Plant Profiles Mugwort

Everyone’s heard of mugwort (Artemisia Vulgaris) at some point usually mentioned in movies when a fairy tale type Witch is brewing her potions, or mentioned in passing as something needing to be picked from the garden. Or maybe you’ve heard it called by one of its many other names two of which are St. Johns plant (not St. John’s wort) and wild wormwood (mugwort and wormwood are actually related). This leaves many with the sense that this herb is hard to come by. The truth may surprise you however, it’s often thought be a weed and pulled in handfuls out of yards. Wormwood is found in Europe, Alaska, Northern Africa, Asia and North America where it is seen as a weed. Usually it is found in abandoned or waste areas and on the sides of roads.

This herb; which is a perennial plant flowers from July to October where the leafage can be picked. The roots however should be harvested during fall. Mugwort usually grows to be fairly tall and can get as high as 4 feet. Its leaves are long and toothed. If you’re interested in growing this herb yourself you can start with seeds or you can buy one plant or transplant a plant you have found in the wild.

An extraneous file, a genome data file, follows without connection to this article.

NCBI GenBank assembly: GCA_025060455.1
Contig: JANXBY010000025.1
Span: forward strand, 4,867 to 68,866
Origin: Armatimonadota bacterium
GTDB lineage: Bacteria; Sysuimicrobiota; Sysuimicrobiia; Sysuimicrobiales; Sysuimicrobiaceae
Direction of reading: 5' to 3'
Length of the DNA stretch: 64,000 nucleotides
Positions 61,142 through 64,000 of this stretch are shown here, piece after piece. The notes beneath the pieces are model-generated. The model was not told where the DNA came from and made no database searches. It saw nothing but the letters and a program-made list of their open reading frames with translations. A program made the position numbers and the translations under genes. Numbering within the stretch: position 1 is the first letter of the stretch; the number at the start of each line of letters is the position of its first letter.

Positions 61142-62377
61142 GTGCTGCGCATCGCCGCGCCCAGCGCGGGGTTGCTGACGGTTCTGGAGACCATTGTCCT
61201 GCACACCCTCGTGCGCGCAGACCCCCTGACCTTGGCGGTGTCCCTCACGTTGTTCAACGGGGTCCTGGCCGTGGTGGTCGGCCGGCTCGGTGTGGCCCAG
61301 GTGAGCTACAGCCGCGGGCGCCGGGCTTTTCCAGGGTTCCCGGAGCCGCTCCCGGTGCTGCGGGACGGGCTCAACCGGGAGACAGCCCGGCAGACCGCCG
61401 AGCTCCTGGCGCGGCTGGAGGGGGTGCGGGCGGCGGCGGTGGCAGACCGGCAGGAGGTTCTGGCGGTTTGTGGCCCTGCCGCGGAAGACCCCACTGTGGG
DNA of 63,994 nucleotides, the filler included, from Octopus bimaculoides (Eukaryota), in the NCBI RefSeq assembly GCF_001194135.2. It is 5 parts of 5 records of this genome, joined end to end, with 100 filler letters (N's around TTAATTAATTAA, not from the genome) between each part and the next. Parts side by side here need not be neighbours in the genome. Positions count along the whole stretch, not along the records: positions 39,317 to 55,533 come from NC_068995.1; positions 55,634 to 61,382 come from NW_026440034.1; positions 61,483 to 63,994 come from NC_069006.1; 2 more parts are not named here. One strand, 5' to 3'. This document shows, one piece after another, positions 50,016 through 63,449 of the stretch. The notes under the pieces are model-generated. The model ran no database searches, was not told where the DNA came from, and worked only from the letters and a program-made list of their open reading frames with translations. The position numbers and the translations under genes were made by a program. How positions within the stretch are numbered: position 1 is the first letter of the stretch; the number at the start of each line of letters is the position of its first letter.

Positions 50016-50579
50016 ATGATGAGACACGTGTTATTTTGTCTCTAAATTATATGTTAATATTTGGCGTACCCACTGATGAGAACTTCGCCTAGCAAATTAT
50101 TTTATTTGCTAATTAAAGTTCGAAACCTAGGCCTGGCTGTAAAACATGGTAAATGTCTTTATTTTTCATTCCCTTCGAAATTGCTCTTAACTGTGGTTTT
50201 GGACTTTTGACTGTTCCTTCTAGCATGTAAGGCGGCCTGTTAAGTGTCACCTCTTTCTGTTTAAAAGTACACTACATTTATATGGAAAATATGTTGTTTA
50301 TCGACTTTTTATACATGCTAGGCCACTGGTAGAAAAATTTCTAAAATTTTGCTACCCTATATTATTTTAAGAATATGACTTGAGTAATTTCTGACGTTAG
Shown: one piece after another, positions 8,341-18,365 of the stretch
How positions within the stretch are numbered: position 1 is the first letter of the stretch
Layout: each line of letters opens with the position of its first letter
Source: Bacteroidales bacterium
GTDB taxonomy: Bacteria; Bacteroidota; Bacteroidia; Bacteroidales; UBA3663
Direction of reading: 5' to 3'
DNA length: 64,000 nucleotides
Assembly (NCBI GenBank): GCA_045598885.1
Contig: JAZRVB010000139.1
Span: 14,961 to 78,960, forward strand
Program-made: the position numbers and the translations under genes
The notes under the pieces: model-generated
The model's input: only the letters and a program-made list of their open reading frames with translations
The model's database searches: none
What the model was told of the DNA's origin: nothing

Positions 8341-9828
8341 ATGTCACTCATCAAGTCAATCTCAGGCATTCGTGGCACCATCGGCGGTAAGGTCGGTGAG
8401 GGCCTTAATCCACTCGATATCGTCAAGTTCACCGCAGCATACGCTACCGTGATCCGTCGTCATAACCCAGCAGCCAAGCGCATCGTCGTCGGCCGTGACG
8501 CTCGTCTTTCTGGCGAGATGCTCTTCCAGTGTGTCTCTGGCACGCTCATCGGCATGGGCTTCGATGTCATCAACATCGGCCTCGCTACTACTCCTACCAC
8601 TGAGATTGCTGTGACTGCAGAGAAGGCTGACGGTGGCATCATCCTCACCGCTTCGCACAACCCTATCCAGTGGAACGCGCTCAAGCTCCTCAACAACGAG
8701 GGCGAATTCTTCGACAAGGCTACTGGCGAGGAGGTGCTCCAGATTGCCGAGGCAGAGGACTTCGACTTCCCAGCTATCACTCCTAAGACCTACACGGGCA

All you need is one however because it will spread and that’s putting it mildly, it will take over your whole yard if you don’t harvest it regularly. Mugwort can be grown in any conditions and even thrives in droughts.

It needs little to know attention and perfect for novice herbalists who want a large return for little work. This plant has been around for centuries and is commonly used in folk medicine for use in healing wounds, skin rashes, and in women’s reproductive health.

It can bring on late menses and can alleviate menstrual pain. Mugwort is also rich in enzymes and can be used as a green leafy vegetable which is best when first blanched and then sautéed as it has a bitter flavor. Dried or fresh it can also be used to make a tea, and is delicious and mild with just a little bit of honey squeezed in. To make a poultice simply mash it into a paste and apply it to the affected area. It has a similar sent to sage or sweet grass and dried and crushed makes a lovely homemade incense or when bound with yarn or cord a sweet smudging stick.